Wednesday, October 29, 2008

The Dhamma Brothers: East Meets West in the Deep South

I heard Jenny Phillips, the author of The Dhamma Brothers (book and documentary) on Oprah's Soul Series podcast. So interesting!! Especially in light of my new profession.

Phillips is a cultural anthropologist and psychotherapist who helped start and then documented a program at Donaldson Correction Facility (a maximum-security prison in Alabama) where a group of prisoners participated in an intense 10-day Vipassana meditation course.

"Along with her crew, Ms. Phillips documented the process: cushions and sleeping mats were laid down in a Donaldson gym, where the participating prisoners meditated in complete isolation. Convicts serving life sentences for gruesome crimes focused on their breath, much like the Buddha taught more than 2,500 years ago."
from NY Times Article Staring at Death, and Finding Their Bliss

The initial group had a 20% reduction in disciplinary histories and were better able to control their anger and conduct themselves. After the course ended, the group continued to meditate but months later the program was halted after the prison chaplain complained about it. Phillips was no longer allowed to film but continued to correspond with the inmates and their letters to her are in the book (Letters from the Dhamma Brothers). Three years later the administration changed and the program was allowed to proceed again.

I really, really want to read the book and see the movie now. My library has neither. A local spiritualist church sometimes shows films like this and I think this one would fit right in with the kinds of things they do so I suggested it. I hope they get it so I can go see it! Or I could buy the DVD for $20 LOL. I want to read the book first though. Along with Phillips, Oprah had two of the inmates on the program. It was just so interesting, but too short - just enough to make me want to know more!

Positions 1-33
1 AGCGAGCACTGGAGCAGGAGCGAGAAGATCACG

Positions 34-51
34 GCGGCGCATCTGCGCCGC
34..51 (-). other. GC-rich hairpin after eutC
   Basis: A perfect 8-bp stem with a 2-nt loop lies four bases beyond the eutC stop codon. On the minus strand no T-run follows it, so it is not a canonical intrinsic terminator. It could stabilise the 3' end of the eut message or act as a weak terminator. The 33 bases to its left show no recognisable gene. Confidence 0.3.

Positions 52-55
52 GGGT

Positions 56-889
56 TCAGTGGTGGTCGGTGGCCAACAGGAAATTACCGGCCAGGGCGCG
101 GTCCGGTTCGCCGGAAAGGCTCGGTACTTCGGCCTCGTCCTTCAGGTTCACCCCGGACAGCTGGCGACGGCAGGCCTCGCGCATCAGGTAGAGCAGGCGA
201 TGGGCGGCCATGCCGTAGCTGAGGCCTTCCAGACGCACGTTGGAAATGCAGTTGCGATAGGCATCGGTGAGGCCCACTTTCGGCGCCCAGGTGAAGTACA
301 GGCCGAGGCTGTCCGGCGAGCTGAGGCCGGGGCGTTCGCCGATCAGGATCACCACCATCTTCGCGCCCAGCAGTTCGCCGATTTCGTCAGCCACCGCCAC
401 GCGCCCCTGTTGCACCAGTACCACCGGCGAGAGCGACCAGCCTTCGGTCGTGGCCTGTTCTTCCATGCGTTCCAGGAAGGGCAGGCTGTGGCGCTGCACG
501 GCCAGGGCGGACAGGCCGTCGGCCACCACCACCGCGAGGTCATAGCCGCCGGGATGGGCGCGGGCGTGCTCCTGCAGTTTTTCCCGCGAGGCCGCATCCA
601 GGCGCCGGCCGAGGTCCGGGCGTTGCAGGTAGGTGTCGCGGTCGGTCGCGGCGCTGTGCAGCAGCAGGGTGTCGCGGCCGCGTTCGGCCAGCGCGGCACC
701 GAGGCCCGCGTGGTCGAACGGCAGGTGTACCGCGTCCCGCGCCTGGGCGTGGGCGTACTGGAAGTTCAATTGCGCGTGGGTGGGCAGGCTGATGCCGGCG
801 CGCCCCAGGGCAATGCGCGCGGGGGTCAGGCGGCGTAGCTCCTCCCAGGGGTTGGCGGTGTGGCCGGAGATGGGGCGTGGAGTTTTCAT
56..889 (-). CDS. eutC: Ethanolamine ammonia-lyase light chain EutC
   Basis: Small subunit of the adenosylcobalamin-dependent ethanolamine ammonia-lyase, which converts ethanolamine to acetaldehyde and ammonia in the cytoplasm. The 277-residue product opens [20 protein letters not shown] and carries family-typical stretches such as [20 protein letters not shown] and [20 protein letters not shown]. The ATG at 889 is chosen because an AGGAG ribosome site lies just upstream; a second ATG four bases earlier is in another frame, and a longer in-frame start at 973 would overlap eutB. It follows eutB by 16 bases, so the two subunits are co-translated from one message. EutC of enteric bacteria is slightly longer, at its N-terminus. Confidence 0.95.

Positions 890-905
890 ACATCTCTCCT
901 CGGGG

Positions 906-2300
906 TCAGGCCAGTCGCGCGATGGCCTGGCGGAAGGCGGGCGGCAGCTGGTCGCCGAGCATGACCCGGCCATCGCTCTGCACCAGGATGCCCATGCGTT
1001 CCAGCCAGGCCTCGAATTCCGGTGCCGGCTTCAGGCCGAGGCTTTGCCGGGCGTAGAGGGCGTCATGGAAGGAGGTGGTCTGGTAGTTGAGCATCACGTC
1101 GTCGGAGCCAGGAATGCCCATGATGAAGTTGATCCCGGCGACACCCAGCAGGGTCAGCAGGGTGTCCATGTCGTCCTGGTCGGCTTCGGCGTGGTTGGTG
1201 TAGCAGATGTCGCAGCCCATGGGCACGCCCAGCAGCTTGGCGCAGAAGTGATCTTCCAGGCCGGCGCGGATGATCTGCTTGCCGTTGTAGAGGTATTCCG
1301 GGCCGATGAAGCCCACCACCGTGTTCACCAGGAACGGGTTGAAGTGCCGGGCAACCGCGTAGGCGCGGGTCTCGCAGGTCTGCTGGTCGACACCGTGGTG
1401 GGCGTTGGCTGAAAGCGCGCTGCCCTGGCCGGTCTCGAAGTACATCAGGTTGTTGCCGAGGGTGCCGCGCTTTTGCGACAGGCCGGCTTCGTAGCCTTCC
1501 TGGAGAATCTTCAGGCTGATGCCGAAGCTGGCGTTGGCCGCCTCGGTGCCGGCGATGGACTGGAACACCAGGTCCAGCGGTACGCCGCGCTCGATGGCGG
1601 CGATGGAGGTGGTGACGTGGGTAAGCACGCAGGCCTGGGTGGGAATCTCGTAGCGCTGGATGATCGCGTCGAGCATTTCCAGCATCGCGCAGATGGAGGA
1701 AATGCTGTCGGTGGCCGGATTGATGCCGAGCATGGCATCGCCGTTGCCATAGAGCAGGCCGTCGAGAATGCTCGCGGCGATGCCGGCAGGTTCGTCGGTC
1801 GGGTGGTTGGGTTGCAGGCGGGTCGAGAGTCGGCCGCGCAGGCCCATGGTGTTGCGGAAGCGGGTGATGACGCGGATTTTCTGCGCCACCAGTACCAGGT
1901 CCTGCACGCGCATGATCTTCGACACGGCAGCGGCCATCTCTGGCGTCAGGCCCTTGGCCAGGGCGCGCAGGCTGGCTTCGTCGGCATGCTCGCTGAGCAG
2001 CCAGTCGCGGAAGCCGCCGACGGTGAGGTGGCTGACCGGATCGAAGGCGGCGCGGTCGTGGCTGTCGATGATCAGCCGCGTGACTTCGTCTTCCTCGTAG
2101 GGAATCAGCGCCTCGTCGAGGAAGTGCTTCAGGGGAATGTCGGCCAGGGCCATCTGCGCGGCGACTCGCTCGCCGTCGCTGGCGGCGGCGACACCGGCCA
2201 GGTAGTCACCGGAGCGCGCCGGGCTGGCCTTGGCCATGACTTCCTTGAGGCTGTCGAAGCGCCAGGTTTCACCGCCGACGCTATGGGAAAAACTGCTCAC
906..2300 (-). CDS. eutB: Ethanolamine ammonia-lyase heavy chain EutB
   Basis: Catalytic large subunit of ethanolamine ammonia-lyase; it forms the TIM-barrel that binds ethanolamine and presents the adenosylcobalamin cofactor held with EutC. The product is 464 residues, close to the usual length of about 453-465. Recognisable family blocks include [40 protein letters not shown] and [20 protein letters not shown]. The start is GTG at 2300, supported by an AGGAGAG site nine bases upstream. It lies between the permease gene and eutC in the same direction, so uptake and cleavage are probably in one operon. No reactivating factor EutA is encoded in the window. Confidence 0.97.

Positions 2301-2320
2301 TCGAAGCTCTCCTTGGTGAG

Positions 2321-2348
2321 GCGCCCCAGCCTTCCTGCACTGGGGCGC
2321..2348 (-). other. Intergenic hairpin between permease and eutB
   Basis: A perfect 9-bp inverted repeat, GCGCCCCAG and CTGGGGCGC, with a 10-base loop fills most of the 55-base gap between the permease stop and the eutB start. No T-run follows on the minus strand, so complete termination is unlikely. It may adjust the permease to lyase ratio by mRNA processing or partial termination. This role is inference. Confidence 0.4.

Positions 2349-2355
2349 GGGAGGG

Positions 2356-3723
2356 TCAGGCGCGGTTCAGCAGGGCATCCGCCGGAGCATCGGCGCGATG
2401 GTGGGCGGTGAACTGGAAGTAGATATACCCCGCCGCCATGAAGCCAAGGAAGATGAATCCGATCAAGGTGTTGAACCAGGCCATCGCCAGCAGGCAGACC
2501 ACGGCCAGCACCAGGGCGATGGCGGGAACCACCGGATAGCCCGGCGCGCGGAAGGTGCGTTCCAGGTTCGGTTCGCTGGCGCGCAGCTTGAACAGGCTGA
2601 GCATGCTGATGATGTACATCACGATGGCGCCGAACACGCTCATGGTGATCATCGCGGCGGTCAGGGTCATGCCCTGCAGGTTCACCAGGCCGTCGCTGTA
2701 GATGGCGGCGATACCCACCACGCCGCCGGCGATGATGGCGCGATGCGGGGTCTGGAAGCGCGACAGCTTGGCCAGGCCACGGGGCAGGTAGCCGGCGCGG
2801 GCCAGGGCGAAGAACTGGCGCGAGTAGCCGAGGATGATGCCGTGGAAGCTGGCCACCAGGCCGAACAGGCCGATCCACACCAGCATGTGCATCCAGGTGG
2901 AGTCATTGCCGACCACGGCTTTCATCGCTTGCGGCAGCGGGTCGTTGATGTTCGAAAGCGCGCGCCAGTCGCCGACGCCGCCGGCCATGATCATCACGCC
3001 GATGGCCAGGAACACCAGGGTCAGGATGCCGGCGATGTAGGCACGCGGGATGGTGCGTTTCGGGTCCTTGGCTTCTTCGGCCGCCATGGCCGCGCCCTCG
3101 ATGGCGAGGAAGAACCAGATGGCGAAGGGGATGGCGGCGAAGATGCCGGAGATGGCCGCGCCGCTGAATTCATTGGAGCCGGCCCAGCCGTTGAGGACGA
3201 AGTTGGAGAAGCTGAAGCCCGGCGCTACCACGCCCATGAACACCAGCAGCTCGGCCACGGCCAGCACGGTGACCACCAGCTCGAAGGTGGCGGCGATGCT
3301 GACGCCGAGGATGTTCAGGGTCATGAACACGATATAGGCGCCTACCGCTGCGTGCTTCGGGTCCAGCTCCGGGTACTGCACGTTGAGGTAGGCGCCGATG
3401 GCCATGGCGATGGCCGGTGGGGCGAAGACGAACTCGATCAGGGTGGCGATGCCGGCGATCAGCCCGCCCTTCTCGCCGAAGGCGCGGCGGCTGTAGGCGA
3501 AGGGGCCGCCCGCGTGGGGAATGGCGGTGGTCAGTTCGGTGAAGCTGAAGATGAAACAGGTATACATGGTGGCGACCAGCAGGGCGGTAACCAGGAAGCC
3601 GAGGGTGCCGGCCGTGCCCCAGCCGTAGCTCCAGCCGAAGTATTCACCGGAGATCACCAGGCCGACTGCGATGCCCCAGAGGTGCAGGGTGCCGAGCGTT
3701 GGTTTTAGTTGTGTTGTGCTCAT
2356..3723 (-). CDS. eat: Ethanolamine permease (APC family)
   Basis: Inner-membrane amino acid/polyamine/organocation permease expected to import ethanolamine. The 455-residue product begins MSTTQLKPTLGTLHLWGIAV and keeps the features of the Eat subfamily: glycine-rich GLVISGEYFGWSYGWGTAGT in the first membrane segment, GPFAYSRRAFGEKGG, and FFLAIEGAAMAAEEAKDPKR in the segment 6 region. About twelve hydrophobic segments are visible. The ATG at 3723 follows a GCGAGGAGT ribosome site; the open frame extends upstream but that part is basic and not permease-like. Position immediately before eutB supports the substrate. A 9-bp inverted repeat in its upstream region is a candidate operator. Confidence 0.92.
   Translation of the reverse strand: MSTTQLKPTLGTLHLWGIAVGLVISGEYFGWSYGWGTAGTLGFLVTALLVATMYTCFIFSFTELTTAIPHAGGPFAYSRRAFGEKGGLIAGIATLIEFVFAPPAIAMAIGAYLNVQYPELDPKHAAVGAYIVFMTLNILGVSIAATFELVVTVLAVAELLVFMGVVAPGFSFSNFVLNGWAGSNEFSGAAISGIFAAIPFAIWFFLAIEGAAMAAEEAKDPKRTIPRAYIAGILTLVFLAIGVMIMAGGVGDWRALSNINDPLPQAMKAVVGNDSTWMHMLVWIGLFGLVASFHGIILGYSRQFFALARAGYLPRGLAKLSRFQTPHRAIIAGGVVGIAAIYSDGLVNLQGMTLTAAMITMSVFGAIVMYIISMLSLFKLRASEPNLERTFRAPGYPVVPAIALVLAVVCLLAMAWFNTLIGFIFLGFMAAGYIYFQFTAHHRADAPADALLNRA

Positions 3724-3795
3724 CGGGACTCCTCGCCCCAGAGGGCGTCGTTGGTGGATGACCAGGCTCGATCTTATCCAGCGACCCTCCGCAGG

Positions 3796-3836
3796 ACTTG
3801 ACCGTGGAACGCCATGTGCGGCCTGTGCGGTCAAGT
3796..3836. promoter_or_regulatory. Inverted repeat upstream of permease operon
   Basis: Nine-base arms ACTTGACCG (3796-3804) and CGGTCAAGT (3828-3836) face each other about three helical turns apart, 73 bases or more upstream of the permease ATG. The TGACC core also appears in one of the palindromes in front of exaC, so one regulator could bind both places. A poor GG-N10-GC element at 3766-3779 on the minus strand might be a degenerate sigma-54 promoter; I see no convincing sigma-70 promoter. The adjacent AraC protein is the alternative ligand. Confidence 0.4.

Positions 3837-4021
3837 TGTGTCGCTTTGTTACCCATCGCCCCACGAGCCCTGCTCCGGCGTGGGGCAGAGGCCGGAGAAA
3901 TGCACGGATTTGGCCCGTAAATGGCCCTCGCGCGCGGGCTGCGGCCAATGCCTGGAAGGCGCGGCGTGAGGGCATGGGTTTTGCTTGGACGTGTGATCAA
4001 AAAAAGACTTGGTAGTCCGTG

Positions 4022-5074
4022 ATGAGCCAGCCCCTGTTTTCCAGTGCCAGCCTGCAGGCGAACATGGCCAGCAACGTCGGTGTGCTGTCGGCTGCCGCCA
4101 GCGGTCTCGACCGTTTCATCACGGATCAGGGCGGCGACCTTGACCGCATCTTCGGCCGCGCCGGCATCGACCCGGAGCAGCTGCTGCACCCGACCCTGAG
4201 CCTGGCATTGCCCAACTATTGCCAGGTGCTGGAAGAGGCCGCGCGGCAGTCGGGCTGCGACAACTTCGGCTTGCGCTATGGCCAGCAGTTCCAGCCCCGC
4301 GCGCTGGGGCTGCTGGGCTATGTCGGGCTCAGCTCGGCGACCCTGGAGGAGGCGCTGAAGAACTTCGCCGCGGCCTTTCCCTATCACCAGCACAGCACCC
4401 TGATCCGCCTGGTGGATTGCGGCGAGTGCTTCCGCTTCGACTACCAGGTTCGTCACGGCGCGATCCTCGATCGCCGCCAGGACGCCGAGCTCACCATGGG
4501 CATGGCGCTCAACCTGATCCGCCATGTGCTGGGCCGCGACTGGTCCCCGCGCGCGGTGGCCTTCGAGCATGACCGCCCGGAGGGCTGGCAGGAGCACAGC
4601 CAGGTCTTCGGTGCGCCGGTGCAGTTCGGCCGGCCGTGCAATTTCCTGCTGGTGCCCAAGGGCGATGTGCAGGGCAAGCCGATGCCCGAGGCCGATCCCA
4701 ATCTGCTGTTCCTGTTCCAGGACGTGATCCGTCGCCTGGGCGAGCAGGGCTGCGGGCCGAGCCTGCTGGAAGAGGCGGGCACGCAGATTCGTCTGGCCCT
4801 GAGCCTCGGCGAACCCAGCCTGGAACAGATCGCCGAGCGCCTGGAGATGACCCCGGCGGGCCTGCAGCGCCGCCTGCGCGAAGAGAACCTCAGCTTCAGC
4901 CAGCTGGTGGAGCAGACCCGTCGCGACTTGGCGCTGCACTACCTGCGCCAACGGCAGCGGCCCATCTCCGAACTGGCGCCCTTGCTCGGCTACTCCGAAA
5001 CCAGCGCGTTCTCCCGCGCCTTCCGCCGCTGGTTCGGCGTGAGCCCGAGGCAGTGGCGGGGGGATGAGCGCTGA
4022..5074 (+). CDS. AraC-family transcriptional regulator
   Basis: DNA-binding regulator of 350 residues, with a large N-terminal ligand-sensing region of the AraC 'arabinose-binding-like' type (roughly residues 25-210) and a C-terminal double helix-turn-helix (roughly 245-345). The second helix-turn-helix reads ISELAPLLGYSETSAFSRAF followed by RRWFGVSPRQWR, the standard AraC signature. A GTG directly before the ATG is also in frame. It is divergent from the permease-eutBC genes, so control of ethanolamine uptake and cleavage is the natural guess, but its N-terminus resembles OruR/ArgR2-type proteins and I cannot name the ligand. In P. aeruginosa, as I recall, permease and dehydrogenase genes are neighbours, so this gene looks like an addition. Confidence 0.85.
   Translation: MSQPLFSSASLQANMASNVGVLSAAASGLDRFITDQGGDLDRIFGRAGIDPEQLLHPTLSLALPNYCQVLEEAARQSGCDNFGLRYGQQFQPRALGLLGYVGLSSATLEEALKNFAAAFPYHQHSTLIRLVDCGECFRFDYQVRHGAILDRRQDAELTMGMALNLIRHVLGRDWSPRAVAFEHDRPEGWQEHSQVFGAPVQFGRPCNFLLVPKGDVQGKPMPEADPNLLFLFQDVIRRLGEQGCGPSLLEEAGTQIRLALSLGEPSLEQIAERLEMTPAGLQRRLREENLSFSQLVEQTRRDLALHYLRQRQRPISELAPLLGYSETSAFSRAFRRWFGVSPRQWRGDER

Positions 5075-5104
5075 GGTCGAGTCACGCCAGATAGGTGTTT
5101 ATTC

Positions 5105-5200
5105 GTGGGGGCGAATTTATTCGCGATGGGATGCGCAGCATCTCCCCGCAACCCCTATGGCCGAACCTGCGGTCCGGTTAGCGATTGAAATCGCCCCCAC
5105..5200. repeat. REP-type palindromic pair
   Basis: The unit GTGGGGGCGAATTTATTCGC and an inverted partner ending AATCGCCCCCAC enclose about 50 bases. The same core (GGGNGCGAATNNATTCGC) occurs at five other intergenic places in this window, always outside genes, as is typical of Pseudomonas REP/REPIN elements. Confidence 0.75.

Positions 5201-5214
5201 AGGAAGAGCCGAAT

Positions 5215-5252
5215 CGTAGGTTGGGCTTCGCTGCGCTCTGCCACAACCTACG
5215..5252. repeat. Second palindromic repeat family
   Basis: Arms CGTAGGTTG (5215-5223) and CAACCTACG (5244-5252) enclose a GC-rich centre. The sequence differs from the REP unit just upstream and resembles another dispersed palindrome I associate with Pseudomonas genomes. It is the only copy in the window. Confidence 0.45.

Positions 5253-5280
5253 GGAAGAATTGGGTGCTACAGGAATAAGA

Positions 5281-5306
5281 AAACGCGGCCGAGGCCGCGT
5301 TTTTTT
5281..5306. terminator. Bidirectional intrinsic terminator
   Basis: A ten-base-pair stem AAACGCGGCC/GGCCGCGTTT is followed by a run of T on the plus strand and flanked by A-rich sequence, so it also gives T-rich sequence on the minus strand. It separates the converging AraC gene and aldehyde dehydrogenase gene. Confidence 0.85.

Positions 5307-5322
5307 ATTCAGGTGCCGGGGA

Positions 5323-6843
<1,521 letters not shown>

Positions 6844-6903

From the Official Site (includes dates/locations of screenings): The Dhamma Brothers: East Meets West in the Deep South
"In interviews immediately before the Vipassana retreat, the men openly express fear and trepidation, wondering what they will find when they look deeply within and face the consequences of past actions and trauma.

They are shown packing their scant belongings and preparing for the journey inside, a very short walk down the prison corridor but a sea change in their lives as prisoners. We observe the transformation of the prison gym, a frequent site for violent battles among inmates, into a monastery, a separate, restricted place in which the inmate students can eat, sleep, and meditate in total seclusion from the rest of prison society. The Vipassana teachers, Bruce and Jonathan, prepare to live and meditate with the inmates. Teachers and inmates, men from culturally different worlds, are locked together in a dramatically revealing process. This is, most likely, the first time non-inmates have ever lived among inmates inside a prison. We follow the men day to day on the retreat. Seated on meditation mats on a red rug donated by the Warden, wrapped in navy blue blankets, the men sit still in silence as they journey inside. Their days are punctuated by a strict daily routine of eating, sleeping and

In individual interviews after the Vipassana retreat, the men tell their tales of pain and self-discovery. During group interviews, the spiritual warriors of Donaldson Correctional Facility discuss their collective experiences and vow to try to maintain their nascent sense of solidarity. In the nameless, faceless anonymity of prison life, where daily life is organized around social control and punishment, Vipassana has offered an alternative social identity based on brotherhood and spiritual development."


  1. That sounds really awesome.

    It's great when a religion can do something positive like that.

  2. It is cool isn't it? It's not actually a religion though. More like a technique. I don't believe the prisoners became buddhists, they just learned to meditate. Although now I do wonder what their religious beliefs are and how they may have changed after this experience.